Monday, March 30, 2015

douse

This is it! The final day of the 30/30 Tupelo Press poetry challenge. I'm delighted to say that I made it to the end without missing a day, and it was a challenging pleasure. Thanks to those of you who have been reading; I'm astonished to talk to friends and family who say they have been consistently reading the poems daily; there is no greater compliment. Thank you!

What didn't occur to me until about halfway through my version of the project (using the word of the day as a jumping-off point) is that I couldn't really cheat even if I wanted to because I've been attached to something--a word--that is released daily. I can't even work ahead and write, say, three poems on a particularly creative day. I really trapped (???) myself inside of the project, and the process really has been exquisite.

If you haven't already contributed, please consider giving something, anything please, to Tupelo Press in this final day of the challenge. I'm still pretty far from my goal, and every $5, $10, or $20 gift would help a ton at this point.

Today's NY Times word of the day is douse. It's not a articulately "poetic" word, but then again, what is? I think of douse from the perspective that it defines a change, a transformation, usually one of excess. I'm horrified by what is going on in Indiana, so this poem is written as a gesture against this injustice. The poem is not entirely political, but it has leanings and works towards images that welcome all kinds of love, regardless. I can't imagine having any kinds of leanings otherwise.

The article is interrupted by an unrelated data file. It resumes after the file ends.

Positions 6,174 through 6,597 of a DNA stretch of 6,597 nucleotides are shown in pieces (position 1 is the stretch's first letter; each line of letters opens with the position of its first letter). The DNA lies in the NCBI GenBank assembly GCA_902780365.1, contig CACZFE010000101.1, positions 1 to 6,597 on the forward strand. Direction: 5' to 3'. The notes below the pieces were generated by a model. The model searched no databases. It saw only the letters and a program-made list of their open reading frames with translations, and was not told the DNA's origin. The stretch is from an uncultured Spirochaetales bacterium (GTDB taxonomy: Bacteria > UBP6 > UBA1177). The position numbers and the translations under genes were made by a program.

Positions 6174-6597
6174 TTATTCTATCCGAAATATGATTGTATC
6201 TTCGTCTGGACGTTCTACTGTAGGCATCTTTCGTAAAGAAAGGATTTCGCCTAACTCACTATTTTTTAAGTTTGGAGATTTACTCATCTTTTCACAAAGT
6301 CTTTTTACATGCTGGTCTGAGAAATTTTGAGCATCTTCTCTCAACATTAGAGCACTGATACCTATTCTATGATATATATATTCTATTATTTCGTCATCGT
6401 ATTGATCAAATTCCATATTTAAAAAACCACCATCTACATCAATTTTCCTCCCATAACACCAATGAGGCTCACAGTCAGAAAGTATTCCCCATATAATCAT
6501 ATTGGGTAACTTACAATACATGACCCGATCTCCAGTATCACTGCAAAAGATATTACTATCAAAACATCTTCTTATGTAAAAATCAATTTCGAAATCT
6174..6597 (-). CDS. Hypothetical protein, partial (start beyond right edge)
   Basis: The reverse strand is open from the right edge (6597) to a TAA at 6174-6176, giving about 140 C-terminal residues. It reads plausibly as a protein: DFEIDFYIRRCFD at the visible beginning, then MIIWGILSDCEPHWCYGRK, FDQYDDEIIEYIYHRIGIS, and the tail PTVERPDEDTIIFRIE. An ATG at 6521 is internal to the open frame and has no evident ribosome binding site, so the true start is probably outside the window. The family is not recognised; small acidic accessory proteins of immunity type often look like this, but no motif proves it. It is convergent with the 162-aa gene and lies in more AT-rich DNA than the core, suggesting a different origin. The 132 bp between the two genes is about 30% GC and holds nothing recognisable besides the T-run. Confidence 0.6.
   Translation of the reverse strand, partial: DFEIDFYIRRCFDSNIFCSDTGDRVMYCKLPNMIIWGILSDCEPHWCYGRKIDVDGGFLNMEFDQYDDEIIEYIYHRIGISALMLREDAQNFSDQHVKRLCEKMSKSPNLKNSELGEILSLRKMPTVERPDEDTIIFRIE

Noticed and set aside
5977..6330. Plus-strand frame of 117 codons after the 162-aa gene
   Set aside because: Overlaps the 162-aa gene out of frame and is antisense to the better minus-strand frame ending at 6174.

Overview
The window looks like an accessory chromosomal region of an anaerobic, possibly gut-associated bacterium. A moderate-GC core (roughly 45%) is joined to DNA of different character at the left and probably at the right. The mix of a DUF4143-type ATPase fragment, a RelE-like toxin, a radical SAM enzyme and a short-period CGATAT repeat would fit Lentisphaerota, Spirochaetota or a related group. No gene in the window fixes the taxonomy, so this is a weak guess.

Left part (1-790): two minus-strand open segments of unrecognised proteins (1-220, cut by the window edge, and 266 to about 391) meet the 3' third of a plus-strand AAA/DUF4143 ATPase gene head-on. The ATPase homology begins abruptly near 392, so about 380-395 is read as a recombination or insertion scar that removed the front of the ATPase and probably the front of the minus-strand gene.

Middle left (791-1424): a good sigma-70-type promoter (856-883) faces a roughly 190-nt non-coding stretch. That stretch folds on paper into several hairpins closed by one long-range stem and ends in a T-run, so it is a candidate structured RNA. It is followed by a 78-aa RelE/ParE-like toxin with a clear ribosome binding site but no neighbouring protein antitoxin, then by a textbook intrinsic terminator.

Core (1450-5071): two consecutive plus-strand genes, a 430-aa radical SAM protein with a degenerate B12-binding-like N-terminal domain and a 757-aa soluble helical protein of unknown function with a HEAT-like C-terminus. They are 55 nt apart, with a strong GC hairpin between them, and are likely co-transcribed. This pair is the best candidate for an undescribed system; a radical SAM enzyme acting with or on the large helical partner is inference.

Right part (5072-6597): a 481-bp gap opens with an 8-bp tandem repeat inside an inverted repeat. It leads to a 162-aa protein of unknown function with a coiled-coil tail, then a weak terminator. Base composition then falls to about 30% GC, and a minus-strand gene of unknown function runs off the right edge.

douse
against Indiana's Religious Freedom Act

what you know of gratitude
knows you too. it is with swollen
experience that I tell you this.

your body has a place or
maybe it's folded and walking
on its way to pray, half-covered

in snow and the relative weight of endings.
another self is drafted
and fought against in passive voice.

what a blue moon you cling to.
what a risk of being on the wrong side
of what we know

to be tenderness. rhetoric, birds.
the feathers up to my ankles.
I will swim in the green space

that holds the mitochondria.
to believe it starts there,
where we manufacture cellular energy,

where we begin to be drawn
to another body like the navigation
through a maze and over and over

arriving at the same place,
the same and other body that fits
& becomes someday utterance, love.

the child draws a flip book, images
moving down the page like gliding
towards you. catch her. it's your chance

to hold something that floats. so did the
white and effortless line
on the white and effortless paper.







3 comments:

Vandana Sharma said...

It takes grit to stand up for something and is done well here:)!!

Dr. kold_kadavr_flatliner, MD, the sub/dude said...

High, girl!
While I realize my penname is quite morbid, yet,
you shall find in our 24 blogs a lottagobba (subliminal) moxie
which has taken this mortal sinner yeeers to compile:
I lay it ALL out for you, dear - neet, packaged, concise.

Nevertheless, wouldn’t ya love an endless eternity
of aplomBombs falling on thy indelible cranium?
An XtraXcitinXpose with no
zooillogical-expiration-date,
with an IQ much higher than K2,
and an extraordinarily, sawcy, rowdy victory??
Here’s what the exquisite, prolific GODy sed:

“Faith, hope, and love,
the greatest of these is love -
jump into faith...
and you'll see with love”
Doesn’t matter if you don’t believe
(what I write);
God believes in you.
God. Blessa. Youse -Fr. Sarducci, ol SNL
Meet me Upstairs, girly, where the Son never goes down
from a passionate, prolific iconoclasm where we get
astronomically prodigious,
immeasurably extensive,
monumentally tremendous,
stupendously substantial,
infinitely irresistible
(XnonillionsXnonillionsXnonillions…
of titanic opportunities for excitement BTW).

Do it. Do the deed, dude. Sign into the Big House.

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